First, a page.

Coronavirus: Fears are growing over the impact on food and drink supply chains

By Michelle Perrett and Helen Gilbert

- Last updated on GMT

Fears are growing over the impact of the COVID-19 coronavirus
Fears are growing over the impact of the COVID-19 coronavirus

Related tags Supply and demand Food safety coronavirus

Fears are growing over the impact of the COVID-19 coronavirus outbreak could have on the food and drink sector, both domestically and internationally.

As latest figures this week revealed that over 100 people in the UK have so far been diagnosed as having the virus, Prime Minister Boris Johnson said that one in five people could be off sick from work with the virus at any one time. 

A spokesman for Make UK, the trade association for manufacturing, has said the impact of the virus on the sector is likely to get worse before it gets better.

“Companies are already seeing a wide range of impacts, from a shortage of goods to travel restrictions and increased shipping and freight costs which have put severe pressure on transport capacity,” ​the spokesman said.  

“The situation is likely to get a lot worse before it gets better, with disruptions to supply chains in particular likely to choke production for companies at some point. Given the economic prospects for this year were already cloudy due to Brexit, the impact on the wider economy is now likely to be significant.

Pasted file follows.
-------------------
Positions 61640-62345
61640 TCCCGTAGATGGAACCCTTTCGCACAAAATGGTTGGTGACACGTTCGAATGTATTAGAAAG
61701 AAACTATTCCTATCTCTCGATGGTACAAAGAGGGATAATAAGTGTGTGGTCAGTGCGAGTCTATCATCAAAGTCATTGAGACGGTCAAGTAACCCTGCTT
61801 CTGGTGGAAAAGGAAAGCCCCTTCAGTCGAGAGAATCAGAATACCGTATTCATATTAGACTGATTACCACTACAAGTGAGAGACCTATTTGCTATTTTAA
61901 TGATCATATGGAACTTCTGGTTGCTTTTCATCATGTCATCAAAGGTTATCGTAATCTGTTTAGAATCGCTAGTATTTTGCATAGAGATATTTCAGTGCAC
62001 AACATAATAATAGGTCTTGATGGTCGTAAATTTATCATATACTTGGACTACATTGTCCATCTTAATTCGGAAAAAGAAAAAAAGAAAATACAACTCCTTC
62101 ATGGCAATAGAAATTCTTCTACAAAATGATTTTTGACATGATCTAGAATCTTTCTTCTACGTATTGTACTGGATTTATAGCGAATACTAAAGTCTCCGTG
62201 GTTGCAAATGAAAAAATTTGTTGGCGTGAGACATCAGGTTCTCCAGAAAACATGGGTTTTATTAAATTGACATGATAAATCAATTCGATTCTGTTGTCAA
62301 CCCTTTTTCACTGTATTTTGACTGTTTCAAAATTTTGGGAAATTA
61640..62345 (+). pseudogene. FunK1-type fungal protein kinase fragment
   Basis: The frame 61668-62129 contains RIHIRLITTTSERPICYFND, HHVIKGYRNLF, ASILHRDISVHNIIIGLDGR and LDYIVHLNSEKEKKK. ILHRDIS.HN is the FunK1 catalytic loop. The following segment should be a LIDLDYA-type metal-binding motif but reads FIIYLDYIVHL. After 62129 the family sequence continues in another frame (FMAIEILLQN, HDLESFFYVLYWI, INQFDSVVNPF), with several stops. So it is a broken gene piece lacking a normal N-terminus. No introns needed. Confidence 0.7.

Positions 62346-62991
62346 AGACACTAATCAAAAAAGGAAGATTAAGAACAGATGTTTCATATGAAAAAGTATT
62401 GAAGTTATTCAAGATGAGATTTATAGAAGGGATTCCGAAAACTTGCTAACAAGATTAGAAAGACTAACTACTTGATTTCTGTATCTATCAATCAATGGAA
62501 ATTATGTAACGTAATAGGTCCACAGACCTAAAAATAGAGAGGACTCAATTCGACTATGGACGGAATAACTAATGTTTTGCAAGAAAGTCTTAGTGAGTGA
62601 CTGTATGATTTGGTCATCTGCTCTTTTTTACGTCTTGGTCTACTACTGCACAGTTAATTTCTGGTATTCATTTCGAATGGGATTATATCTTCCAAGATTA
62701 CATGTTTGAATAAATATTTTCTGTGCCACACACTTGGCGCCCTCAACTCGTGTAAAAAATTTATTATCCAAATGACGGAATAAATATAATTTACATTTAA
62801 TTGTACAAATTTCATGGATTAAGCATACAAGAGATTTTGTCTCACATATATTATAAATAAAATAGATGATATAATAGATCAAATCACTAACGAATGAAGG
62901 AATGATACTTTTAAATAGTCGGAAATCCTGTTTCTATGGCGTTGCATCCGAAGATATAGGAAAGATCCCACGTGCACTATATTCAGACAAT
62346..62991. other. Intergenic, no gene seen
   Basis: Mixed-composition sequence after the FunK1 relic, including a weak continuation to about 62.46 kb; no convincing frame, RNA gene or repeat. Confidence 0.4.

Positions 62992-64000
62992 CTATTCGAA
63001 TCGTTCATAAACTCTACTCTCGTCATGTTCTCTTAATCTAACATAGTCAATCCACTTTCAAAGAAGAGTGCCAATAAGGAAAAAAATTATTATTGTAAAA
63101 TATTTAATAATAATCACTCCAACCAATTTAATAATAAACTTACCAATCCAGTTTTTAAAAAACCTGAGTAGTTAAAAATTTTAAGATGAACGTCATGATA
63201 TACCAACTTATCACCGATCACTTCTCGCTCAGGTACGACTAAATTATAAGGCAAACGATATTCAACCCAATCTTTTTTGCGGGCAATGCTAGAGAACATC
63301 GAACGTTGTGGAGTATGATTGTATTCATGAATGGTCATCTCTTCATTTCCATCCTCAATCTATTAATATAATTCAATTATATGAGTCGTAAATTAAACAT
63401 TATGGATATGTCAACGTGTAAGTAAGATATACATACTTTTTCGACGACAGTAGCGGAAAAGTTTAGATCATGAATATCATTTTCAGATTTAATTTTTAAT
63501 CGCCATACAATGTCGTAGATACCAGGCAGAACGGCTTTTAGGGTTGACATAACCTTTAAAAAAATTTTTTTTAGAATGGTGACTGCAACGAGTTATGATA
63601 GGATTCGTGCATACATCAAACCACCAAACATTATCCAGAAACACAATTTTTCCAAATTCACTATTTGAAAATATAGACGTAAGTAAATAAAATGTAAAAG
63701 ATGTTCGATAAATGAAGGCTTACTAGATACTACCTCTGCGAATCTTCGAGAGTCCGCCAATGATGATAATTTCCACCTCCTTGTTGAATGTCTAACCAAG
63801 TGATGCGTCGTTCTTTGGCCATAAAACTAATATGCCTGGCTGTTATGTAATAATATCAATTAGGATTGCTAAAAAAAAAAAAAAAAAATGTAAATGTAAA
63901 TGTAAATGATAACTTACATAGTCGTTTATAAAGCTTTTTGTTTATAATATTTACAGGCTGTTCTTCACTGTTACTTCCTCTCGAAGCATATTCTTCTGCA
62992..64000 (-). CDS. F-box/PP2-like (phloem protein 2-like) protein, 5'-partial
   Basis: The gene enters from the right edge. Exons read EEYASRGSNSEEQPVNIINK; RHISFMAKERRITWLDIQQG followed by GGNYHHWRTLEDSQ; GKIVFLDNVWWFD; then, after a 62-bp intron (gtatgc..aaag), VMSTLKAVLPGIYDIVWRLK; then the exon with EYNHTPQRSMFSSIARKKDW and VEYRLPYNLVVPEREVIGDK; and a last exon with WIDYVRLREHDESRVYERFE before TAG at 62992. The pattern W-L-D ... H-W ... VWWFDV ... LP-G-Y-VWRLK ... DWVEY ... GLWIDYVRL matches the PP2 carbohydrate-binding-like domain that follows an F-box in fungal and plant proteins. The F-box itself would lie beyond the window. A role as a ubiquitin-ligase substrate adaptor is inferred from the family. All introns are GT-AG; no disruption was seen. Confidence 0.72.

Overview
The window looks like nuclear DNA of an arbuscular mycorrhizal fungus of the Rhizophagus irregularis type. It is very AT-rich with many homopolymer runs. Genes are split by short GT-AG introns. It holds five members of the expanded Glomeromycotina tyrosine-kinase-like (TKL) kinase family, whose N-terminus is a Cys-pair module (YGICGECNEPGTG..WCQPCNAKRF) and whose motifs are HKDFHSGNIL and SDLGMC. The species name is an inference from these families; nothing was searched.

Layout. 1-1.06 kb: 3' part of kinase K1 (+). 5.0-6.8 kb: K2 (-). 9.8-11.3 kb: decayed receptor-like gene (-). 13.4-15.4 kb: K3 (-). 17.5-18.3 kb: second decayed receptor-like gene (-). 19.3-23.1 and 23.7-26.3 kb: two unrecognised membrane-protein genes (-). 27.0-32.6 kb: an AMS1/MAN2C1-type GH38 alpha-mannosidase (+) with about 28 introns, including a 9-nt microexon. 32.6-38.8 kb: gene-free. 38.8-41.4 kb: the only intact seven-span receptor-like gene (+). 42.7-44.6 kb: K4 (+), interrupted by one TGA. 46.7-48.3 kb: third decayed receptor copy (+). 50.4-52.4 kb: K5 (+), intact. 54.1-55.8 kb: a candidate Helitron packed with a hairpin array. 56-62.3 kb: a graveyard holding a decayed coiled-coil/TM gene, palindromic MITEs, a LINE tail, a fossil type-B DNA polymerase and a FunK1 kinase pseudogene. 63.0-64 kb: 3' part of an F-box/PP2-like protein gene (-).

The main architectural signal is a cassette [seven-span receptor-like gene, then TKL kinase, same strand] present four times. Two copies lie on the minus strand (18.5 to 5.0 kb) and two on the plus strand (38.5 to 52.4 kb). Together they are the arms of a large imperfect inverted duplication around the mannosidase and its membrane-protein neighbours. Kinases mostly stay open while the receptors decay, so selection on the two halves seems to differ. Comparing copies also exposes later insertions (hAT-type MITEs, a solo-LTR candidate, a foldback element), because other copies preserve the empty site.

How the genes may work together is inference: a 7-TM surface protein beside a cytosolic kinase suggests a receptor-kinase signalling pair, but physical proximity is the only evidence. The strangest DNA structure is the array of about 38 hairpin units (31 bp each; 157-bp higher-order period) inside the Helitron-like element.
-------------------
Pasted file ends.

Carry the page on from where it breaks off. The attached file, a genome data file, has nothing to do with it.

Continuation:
British supermarkets are reported to be making contingency plans in an effort to counter panic-buying. 

Managing disruption to the supply chain 

Andrew Opie, director of food & sustainability at the British Retail Consortium, said:“Retailers are continuing to monitor their supply chains closely and are taking all necessary precautions to ensure consumers have continuous access to products they want. They are adept at managing disruption and moving sourcing from one country to another to mitigate any impact.”

Will Broome, CEO of retail tech company Ubamarket, said: "It's very encouraging to hear that Britain's supermarkets are already planning to ensure they can provide the best service possible in the midst of the coronavirus outbreak. However, the potential of mass-stockpiling, dramatically increased demand for products and irregular footfall in stores poses a particularly complex problem.”

Steve Purvis, operations director at Bis Henderson Space, the warehouse space supplier, said that there was a “new and very real risk” ​to supply chains from the growing threat of the COVID-19 coronavirus.

“With the virus having become an epidemic during, and perhaps partly because of, the Chinese New Year break, it is too early to quantify likely impacts on production, but ‘not good’ seems a reasonable assessment,” ​he said.  

He said with the impact would mean that businesses will be looking for alternative suppliers for some goods and will also be looking at stockpiling. 

“The course of these events is impossible to predict. But for many businesses there is a real likelihood that stocks will build up at some point in their supply chains, and it is only sensible to start scoping out contingency arrangements,” ​he added.  

Limited amount of cold storage